4 => 16 => 37 => 58 => 89 => 145 => 42 => 20 => 4
Every positive integer is either happy, or eventually reaches that cycle, so one can arbitrarily choose one of those numbers to terminate a search and decide that a number is unhappy.
This is an easy job for memoizing/dynamic programming. The code specific to the problem looks like so:
module Main where
import Data.List
import Control.Arrow
import Memoizing
import Data.Ord (comparing)
square x = x * x
digits = unfoldr mdiv
where mdiv 0 = Nothing
mdiv n = Just (m, d)
where (d, m) = divMod n 10
happy :: Integer > (Bool, Integer)
happy = dpm happy'
where
happy' f 1 = (True, 1)
happy' f 4 = (False, 1)
happy' f n = second (+1) . f . sum . map square . digits $ n
happiest n = head . sortBy (flip . comparing $ snd . snd)
. filter (fst . snd)
. map (\n > (n, happy n)) $ [1..n]
I arbitrarily picked 4 to terminate the unhappiness search. happy returns both the happy/unhappy status of the given number, and what order happiness it has (as defined on the rubyquiz page). happiest finds the highest order happy number between 1 and n.
The rest is a fairly reusable (for this sort of problem) module for dynamic programming (influenced by the memoizing recursion article on the old wiki; the original mailing list post by Chris Okasaki that inspired it all is here: http://www.haskell.org//pipermail/haskellcafe/2005July/010714.html):
{# OPTIONS fglasgowexts fallowoverlappinginstances #}
module Memoizing(dp, dpm) where
import Data.Array
import Data.Bits
import Prelude hiding (lookup)
tabulate :: (Ix a) => (a,a) > (a > b) > Array a b
tabulate bounds f = array bounds [(i,f i)  i < range bounds]
 Arraybased, bounded dynamic programming. dp will take an upper and lower
 bound, and memoize a function between those bounds
dp :: (Ix a) => (a,a) > ((a>b) > a > b) > a > b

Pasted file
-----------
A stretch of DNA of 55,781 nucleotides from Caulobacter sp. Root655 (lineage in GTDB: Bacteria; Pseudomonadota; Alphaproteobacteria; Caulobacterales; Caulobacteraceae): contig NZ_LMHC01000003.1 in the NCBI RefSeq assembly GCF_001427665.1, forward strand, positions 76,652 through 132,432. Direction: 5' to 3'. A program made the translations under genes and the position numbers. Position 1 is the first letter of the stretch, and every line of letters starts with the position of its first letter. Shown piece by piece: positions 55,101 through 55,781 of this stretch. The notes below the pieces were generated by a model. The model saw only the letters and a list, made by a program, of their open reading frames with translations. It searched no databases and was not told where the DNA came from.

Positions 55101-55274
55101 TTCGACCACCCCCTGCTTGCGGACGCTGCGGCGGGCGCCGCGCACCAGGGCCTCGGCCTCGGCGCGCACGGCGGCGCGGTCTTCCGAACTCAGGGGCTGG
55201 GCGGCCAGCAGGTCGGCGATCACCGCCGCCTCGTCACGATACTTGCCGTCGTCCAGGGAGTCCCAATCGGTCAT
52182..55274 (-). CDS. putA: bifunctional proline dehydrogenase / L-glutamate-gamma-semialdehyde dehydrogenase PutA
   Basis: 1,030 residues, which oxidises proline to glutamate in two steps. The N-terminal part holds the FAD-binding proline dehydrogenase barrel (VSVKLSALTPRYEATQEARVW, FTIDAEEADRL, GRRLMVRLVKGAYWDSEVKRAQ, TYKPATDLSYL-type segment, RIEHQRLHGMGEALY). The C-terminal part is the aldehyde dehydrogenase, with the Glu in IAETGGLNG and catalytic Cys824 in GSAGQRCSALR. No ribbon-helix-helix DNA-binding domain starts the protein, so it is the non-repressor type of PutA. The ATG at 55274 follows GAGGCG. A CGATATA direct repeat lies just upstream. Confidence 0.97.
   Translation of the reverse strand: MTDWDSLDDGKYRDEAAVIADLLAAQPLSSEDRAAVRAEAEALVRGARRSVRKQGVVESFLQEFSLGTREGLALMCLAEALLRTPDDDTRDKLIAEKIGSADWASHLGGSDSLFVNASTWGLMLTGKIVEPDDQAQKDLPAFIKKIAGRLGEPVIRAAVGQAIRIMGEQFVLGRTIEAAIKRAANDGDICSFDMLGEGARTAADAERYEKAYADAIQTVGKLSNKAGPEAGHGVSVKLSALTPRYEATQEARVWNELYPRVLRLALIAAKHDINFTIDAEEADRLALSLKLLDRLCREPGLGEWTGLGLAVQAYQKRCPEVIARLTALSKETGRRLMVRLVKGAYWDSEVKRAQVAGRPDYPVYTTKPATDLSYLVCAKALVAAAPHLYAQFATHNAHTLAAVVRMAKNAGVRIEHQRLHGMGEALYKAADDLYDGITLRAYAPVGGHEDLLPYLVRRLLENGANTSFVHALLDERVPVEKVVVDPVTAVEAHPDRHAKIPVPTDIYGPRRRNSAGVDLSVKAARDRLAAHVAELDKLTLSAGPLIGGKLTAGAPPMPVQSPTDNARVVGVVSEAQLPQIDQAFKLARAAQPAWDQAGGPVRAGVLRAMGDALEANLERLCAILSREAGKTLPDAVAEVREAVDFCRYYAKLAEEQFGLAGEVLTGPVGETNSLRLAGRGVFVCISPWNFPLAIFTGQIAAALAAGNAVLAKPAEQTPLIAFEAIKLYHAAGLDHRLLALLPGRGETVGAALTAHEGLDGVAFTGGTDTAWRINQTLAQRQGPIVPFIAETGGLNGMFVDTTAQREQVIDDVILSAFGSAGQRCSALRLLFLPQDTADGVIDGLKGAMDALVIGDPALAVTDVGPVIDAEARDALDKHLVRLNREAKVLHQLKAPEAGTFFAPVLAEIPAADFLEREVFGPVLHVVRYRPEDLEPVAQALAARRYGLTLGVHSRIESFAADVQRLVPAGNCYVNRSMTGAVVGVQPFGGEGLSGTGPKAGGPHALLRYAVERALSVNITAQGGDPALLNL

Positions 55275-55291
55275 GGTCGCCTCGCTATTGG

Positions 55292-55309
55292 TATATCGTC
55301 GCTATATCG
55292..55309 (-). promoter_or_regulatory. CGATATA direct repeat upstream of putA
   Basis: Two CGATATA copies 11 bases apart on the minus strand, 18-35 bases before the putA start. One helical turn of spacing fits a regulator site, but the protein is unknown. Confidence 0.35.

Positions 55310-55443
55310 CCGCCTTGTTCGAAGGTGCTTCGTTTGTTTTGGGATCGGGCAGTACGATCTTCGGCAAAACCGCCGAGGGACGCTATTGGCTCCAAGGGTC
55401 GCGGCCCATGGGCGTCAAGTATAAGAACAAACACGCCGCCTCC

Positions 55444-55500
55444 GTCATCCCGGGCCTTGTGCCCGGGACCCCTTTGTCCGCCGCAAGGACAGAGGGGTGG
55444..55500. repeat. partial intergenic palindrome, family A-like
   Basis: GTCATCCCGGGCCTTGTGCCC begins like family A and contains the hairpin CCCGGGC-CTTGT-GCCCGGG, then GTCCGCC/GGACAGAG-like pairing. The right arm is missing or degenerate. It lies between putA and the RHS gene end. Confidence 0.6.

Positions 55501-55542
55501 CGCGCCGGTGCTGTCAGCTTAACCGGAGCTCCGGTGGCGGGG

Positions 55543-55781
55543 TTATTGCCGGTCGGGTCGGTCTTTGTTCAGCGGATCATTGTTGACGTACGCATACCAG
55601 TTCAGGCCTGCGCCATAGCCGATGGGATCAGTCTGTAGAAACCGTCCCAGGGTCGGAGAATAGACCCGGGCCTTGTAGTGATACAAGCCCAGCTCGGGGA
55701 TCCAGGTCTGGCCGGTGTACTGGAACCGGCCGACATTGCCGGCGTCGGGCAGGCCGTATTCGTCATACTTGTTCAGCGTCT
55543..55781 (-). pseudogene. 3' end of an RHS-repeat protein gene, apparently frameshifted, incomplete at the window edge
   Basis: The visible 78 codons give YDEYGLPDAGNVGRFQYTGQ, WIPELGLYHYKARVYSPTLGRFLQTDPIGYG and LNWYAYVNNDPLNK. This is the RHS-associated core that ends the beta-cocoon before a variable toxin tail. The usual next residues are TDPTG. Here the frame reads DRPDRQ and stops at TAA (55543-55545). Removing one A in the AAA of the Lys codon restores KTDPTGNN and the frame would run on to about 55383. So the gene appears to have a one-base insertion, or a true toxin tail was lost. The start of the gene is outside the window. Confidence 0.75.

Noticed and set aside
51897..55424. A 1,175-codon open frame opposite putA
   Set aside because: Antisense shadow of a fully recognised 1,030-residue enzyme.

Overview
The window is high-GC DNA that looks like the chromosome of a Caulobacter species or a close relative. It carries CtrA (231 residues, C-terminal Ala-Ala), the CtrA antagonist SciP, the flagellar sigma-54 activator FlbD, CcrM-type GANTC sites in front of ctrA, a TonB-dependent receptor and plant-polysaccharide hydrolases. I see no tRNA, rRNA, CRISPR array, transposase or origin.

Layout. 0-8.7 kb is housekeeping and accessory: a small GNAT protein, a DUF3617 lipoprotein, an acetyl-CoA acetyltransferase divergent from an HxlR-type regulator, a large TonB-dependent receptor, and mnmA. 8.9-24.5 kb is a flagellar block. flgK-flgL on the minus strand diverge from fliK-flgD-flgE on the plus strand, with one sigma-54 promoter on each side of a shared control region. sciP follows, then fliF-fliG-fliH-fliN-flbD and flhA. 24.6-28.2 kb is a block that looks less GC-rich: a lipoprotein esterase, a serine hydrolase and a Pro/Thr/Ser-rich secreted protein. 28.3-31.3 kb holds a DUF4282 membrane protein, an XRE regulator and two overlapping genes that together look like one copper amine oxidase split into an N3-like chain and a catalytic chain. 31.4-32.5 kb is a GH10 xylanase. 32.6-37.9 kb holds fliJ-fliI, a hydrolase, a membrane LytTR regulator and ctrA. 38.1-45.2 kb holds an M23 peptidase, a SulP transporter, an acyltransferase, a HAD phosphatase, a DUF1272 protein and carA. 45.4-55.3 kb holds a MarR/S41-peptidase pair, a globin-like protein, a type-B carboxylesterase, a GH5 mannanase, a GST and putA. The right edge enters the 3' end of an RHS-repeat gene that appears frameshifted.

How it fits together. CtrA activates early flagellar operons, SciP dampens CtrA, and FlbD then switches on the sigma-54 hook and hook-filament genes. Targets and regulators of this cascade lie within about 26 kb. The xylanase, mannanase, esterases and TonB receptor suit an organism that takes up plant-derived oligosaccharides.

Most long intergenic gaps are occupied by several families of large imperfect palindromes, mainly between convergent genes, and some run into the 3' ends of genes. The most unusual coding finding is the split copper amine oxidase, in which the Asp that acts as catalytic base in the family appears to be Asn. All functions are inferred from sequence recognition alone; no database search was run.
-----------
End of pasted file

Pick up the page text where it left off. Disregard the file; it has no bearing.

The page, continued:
dp bounds f = (memo!) where
memo = tabulate bounds (f (memo!))
 A type class for a memoizing map
 m is the map type
 k is the key type
 v is the value type
 fromFunction should build up a (possibly infinite) map for all keys, where
 any key is mapped to the value of the function at that key.
class DPMap m k v  k v > m where
fromFunction :: (k > v) > m
lookup :: k > m > v
 dpm uses the above DPMap class to memoize functions with a potentially
 unbounded domain
dpm :: (DPMap m k v) => ((k > v) > k > v) > k > v
dpm f = memoized
where
m = fromFunction (f memoized)
memoized = flip lookup m
 littleendian bit tries
data BTrie v = Nil  Node v (BTrie v) (BTrie v)
build n m f = Node (f n) (build n m' f) (build (setBit n m) m' f)
where m' = m+1
lookupBT k (Node v l r)
 k == 0 = v
 not m = lookupBT d l
 m = lookupBT d r
where
d = shiftR k 1
m = testBit k 0
 The bit tries can be defined as DPMaps for keys of type (Bits k) => k,
 however, I have defined them only for Int and Integer to save space
 (one has to declare them all individually,

 Bits k => DPMap (BTrie v) k v

 won't work)
instance DPMap (BTrie v) Int v where
fromFunction = build 0 0
lookup = lookupBT
 DPMap instances for up to 4tuples. In general, a map (k1,k2) > v
 is a map k1 > (k2 > v) and so on
instance DPMap (BTrie v) Integer v where
fromFunction = build 0 0
lookup = lookupBT
instance (DPMap m1 k1 m2, DPMap m2 k2 v) => DPMap m1 (k1,k2) v where
fromFunction f = fromFunction (\i > fromFunction (\j > f (i,j)))
lookup (i,j) = lookup j . lookup i
instance (DPMap m1 k1 m2, DPMap m2 k2 m3, DPMap m3 k3 v) =>
DPMap m1 (k1,k2,k3) v where
fromFunction f = fromFunction (\i >
fromFunction (\j >
fromFunction (\k > f (i,j,k))))
lookup (i,j,k) = lookup k . lookup j . lookup i
instance (DPMap m1 k1 m2, DPMap m2 k2 m3, DPMap m3 k3 m4, DPMap m4 k4 v) =>
DPMap m1 (k1,k2,k3,k4) v where
fromFunction f = fromFunction (\i >
fromFunction (\j >
fromFunction (\k >
fromFunction (\l > f (i,j,k,l)))))
lookup (i,j,k,l) = lookup l . lookup k . lookup j . lookup i